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Plans to transform about half of Surfside Race Place at the Del Mar Fairgrounds into an entertainment venue have been reduced after bids for the full project came in well over budget. Photo by Bianca Kaplanek
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Concert venue price tag has fair board singing the blues

DEL MAR — Plans to convert a portion of Surfside Race Place into an approximately 1,800-seat concert venue hit a sour note at the April 24 meeting, causing the 22nd District Agricultural Association to wait a month before awarding the construction contract.

The board of directors that governs the Del Mar Fairgrounds, where the facility is located, received a cost estimate of $11 million when plans were 60 percent complete and opted against spending an additional $45,000 to $50,000 for an updated quote when plans were final.

The project also calls for storm water and air conditioning improvements.

Although eight contractors attended a job walk, only two responded to a request for proposals.

Barnhart-Reese Construction Inc., which came in with the lower bid at nearly $18 million, estimated the remodel would cost $15.5 million and the air conditioning improvements would be another $2.4 million.

The other bid, from Woodcliff Corp., was slightly higher at $18.6 million, with the Surfside renovation costing about $16.5 million.

The estimate for the storm water portion was not included and had not yet been received, but board members said that, too, could come in higher than anticipated.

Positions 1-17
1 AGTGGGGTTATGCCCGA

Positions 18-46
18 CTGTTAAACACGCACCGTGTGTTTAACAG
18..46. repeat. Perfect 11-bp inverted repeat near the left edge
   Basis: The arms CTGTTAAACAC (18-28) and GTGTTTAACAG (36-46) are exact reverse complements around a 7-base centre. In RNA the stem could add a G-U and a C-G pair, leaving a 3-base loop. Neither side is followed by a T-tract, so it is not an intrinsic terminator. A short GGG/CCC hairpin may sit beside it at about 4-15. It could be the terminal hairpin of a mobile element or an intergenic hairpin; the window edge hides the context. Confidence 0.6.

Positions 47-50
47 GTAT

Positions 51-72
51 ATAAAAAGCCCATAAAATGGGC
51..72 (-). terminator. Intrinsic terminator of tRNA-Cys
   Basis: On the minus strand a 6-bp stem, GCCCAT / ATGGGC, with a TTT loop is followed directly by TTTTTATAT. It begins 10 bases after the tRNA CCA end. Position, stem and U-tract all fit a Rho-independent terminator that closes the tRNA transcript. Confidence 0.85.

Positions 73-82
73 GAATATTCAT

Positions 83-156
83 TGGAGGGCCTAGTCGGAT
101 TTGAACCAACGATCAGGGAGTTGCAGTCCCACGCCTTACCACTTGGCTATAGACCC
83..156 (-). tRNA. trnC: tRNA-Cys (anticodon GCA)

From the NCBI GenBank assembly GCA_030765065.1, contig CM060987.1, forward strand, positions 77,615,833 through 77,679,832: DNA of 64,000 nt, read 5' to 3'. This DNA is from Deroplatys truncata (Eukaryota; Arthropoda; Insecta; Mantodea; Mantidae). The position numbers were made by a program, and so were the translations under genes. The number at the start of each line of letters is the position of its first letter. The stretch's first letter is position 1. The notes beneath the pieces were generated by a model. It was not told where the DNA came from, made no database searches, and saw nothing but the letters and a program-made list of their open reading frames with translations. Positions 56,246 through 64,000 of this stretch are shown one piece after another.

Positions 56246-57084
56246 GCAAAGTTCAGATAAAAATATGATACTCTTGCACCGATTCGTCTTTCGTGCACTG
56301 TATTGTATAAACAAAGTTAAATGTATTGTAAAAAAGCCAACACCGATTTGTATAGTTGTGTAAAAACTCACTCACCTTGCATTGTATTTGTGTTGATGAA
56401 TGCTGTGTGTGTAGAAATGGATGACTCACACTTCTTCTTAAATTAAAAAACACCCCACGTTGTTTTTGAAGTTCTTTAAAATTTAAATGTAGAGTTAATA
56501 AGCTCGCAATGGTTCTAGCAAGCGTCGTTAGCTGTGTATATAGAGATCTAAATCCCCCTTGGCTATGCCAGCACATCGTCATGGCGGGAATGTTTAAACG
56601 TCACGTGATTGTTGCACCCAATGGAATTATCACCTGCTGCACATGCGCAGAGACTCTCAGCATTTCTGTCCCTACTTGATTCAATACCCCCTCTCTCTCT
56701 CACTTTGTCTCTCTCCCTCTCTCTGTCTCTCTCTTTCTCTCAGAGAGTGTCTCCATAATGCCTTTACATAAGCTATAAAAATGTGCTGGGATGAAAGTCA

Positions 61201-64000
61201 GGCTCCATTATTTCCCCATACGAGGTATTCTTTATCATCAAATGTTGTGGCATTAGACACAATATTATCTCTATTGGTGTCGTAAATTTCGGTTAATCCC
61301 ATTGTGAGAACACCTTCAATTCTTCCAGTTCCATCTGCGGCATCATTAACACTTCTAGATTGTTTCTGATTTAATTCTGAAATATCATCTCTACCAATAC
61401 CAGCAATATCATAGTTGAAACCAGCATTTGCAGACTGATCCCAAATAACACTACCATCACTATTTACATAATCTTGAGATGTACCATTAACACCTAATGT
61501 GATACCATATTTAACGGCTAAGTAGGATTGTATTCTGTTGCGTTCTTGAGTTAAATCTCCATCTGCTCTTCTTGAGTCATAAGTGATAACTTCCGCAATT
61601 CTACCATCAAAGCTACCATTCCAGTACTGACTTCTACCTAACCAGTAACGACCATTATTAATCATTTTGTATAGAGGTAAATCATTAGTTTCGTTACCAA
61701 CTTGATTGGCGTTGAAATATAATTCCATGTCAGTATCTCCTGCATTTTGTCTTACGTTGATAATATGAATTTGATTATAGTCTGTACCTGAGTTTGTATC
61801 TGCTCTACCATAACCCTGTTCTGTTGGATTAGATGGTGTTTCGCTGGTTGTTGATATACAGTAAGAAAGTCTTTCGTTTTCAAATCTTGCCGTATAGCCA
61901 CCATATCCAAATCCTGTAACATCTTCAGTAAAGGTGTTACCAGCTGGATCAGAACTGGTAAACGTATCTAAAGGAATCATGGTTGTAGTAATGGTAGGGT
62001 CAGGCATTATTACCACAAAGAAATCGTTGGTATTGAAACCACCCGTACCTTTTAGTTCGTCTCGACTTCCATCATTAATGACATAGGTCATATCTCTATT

The directors had the option to reject both bids and rebid the project as is.

“But we don’t feel that’s in your best interest because we did extensive outreach on this,” said Jim Donovan, project manager with the California Fairs Financing Authority. “We generated a lot of interest in this project. It wasn’t due to a lack of interest that we only received two bids.”

Board President Stephen Shewmaker agreed.

“We’re not going to get a better deal by … going back out,” he said. “In fact, we may get a worse deal.”

Donovan said several contractors told him this is the “worst possible time to be bidding a project.”

“They told me everyone in the region is busy,” he said. “They asked if you could extend the bid date because they don’t have the manpower for the job right now.”

Donovan said the project could also be redesigned and rebid, which would cause an eight- to 10-month delay, or accept the lower bid using a deductive change order.

Under that process, the 22nd DAA and the architectural team would work with the contractor to identify items such as landscaping and hardscaping that could be eliminated temporarily and completed later when the budget allows.

“I think there are savings to be realized,” Director Russ Penniman said. “We did come up with something that has all the bells and whistles, and I think there are opportunities to reduce some of the bells and whistles.”

While his colleagues were interested in the concept, some had concerns.